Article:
George Ohanian, ACE, passed away on April 20 in the comfort of his home in Glendale. He was 96. Born and raised in Hartford, Conn., Ohanian was a combat veteran of World War II and fought in the European Theatre and the pivotal Battle of the Bulge. After the war, he relocated to California and graduated from UCLA in 1952 with a Bachelor of Arts degree in English. During his last year of college, Ohanian began what would become a successful 38-year career in the entertainment industry when he was employed by Universal Studios as a helper in the Stills Department. He was soon promoted to printing publicity photos of the stars and then transferred to the Editorial Department in 1955 as an apprentice film editor. Enamored with editing, he worked his way up through the ranks and, in 1963, was promoted to film editor.
One of his first and favorite credits was as Lead Sound Effects Editor on Joe Connolly and Bob Mosher’s television comedy The Munsters. Ohanian was also very proud to have worked, earlier on in his career, with Orson Welles as Dialogue Editor on the classic film, Touch of Evil. He found Welles to be every bit the genius that many claimed him to be and it was an experience he never forgot and often recounted.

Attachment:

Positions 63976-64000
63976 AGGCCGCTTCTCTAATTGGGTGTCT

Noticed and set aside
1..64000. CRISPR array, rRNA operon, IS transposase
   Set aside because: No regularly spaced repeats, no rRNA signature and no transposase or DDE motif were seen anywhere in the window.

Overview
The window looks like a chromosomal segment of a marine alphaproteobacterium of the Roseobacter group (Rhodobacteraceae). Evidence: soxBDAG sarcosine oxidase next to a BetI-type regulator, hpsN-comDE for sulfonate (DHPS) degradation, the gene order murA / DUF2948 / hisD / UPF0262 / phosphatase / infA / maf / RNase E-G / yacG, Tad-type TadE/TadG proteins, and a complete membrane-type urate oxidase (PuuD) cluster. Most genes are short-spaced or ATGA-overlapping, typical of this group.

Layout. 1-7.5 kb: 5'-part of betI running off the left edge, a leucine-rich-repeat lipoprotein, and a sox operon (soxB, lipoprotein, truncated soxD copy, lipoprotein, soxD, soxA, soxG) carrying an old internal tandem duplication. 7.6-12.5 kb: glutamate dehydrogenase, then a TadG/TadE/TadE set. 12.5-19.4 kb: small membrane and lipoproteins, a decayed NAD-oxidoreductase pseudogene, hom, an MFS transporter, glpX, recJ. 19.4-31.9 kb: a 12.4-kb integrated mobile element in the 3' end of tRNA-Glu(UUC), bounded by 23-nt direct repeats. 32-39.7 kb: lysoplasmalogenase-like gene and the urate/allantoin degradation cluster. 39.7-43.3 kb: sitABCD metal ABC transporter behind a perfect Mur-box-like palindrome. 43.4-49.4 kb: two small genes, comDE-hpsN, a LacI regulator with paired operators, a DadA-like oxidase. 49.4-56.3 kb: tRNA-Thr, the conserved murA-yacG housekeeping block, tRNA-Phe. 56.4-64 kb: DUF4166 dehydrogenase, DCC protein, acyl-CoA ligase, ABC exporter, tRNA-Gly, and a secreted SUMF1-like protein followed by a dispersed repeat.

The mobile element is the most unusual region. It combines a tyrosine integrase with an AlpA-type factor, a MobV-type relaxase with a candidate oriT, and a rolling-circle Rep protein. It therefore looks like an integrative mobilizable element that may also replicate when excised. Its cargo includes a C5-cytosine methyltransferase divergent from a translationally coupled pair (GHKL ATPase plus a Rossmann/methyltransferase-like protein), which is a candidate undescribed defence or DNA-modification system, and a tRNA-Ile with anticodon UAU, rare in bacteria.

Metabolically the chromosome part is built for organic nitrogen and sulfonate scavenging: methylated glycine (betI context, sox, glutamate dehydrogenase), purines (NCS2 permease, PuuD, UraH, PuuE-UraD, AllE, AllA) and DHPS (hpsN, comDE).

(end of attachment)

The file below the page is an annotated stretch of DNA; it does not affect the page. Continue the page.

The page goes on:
Executive Producer/Writer Harve Bennett was another one of Ohanian’s earlier mentors when he worked for him on The Six Million Dollar Man and The Bionic Woman. During his stint as Senior Film Editor on The Six Million Dollar Man, Ohanian wrote an article for CinemaEditor (Winter 1975/76) detailing both the editorial challenges he faced and the innovative techniques he employed while on the series.
Ohanian had many fond memories of working with Executive Producer/Writer/Director Ken Johnson on multiple series, including Cliffhangers, The Bionic Woman and The Incredible Hulk. The two became friends and stayed in touch for many years after. Ohanian also enjoyed working with Executive Producer/Writer/Director James D. Parriott on several projects, notably Parriott’s time travel series
Voyagers! In later years, he worked for Executive Producers Dean Hargrove and Fred Silverman, editing a two-hour Perry Mason for them as well as the hit series Matlock.
Ohanian retired in 1989, but remained active as a member of ACE, Motion Picture Editors Guild, the Academy of Television Arts & Sciences, and the American Film Institute. In addition to being a lifelong fitness enthusiast, he enjoyed taking road trips, doing crossword puzzles, watching college football games (especially his Bruins) and visiting with his children and grandchildren. George Ohanian is survived by his beloved wife of 46 years, Eileen Stecyk Ohanian; three daughters, Heather (Scott) Whitbeck, Tamara (Josh) Harker, and Jennifer (Brian) Fink; five grandchildren Nicholas, Ashlyn and Lily Whitbeck, and Theodore and Felix Fink; and his sister Gladys (late George) Danielson.
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